I remember the first time I saw it - I bawled my eyes out like a big girl's blouse - and it's been emblazoned in my heart and top five ever since. I make no bones about it - if "The Shawshank Redemption" is the greatest film ever made (and the absolute people's champ according to the IMDB database) - then "Cinema Paradiso" is the most 'beautiful' film ever made - and my number two with a bullet.

First aired in Italian cinemas in 1988 at 155-minutes - "Nuovo Cinema Paradiso" (its original title) was not well received at the box office. So edited down to a more manageable 123-minute length and given a shortened name - it was then re-presented by a terrified and weary Director at the Cannes Film Festival in 1989. The results were magical. The cast was literally cheered and applauded by hardened film critics as they walked from the screening to their hotel rooms. It won the Jury Prize at Cannes that year, then the Baftas, followed by the Oscars and subsequently garnished some twenty-plus awards in Europe alone (they run like a role of honour before the film starts)...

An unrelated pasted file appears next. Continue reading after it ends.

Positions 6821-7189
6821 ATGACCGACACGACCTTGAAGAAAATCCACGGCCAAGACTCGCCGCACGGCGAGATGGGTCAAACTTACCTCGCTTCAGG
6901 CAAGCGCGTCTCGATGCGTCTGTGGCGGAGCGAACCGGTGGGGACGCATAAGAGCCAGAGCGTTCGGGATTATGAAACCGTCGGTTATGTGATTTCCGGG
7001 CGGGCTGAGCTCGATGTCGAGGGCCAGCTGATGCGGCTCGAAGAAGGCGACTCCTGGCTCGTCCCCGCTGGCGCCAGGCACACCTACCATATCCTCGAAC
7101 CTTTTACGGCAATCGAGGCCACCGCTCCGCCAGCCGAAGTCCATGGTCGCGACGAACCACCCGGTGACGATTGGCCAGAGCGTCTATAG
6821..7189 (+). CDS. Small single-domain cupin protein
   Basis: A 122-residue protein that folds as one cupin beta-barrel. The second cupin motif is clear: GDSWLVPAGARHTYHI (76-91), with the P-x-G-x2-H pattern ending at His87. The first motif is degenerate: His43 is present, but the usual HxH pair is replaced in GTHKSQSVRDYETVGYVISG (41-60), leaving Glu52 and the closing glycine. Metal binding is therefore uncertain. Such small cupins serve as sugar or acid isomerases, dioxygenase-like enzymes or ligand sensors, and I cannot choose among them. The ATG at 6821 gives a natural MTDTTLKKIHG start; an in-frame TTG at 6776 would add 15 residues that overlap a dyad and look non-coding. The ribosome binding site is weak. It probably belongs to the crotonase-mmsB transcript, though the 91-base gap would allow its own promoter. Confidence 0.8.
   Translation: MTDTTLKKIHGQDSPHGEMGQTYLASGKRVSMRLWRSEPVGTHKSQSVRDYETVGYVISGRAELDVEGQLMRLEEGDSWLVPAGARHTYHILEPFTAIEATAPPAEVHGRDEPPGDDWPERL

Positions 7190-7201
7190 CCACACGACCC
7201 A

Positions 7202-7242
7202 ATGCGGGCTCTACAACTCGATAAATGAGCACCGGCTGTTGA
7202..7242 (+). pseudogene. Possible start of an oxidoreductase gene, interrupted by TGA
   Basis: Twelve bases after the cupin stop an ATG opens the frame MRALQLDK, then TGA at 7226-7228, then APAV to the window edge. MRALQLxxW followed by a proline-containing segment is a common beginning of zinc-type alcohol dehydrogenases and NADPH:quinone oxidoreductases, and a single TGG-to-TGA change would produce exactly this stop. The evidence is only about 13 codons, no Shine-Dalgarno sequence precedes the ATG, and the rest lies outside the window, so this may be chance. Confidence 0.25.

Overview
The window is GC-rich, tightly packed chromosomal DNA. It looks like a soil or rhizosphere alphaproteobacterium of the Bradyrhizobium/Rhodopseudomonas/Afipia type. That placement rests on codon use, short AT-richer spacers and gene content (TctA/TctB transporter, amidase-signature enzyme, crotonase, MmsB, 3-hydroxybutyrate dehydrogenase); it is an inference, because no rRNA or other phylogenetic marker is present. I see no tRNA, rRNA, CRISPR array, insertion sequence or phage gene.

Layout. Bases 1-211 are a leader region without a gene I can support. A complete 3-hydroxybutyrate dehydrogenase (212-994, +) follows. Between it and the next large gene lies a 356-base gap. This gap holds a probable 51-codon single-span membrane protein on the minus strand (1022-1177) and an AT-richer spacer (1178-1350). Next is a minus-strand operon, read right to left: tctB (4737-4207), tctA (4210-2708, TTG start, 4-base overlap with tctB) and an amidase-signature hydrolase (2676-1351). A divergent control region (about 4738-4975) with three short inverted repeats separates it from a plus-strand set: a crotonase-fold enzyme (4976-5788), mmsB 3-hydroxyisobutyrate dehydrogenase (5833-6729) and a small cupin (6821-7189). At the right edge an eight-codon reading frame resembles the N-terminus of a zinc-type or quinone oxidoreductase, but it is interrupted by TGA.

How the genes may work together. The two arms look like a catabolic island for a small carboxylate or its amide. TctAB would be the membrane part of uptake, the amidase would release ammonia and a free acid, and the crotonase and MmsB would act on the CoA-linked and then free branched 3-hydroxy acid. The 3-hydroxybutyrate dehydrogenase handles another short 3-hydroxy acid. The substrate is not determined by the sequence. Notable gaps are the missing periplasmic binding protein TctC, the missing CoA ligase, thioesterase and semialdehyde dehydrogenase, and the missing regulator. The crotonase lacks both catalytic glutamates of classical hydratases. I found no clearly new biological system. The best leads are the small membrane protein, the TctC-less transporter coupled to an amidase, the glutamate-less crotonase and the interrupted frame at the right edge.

Told in flashback and subtitles - an elderly Italian lady phones her son in Rome who is now a big movie director. A local man has died and his funeral is the following day - she feels he must attend. Failing to get through - her daughter who is sat beside her mum reasons that maybe he's doesn't want to remember - after all he's been away from home for over 30 years? But as she dials again - mother insists - Salvatore will make an exception for Alfredo. When the middle-aged but still devilishly handsome Salvatore Di Vata lies on his pillow beside his beautiful young starlet partner in his suitably plush apartment - the camera closes in on his guilty face as he remembers who and what got him there...

And so the story begins - we're introduced to Salvatore as a precocious young 8-year old boy (nick-named Toto) who lives in the small Sicilian coastal town of Giancaldo. As his mother Maria stoically waits for her husband to return from the Second World War - she darns socks and makes ends meet (subtly played by Antonella Attili). Meanwhile Toto sneaks away from his alter-boy duties with the town's priest - the hotheaded and sometimes comical Father Adelfio (brilliantly played by Leopoldo Trieste) to his real obsession - being with the wily old Alfredo in the projection booth of the local flick emporium 'Cinema Paradiso'. Childless himself, but big-hearted to a fault when it comes to the permanently inquisitive boy - Alfredo is a surrogate father to Toto and a hugely positive influence in the child's formative years (veteran French actor Philippe Noiret putting in a towering and endearing performance).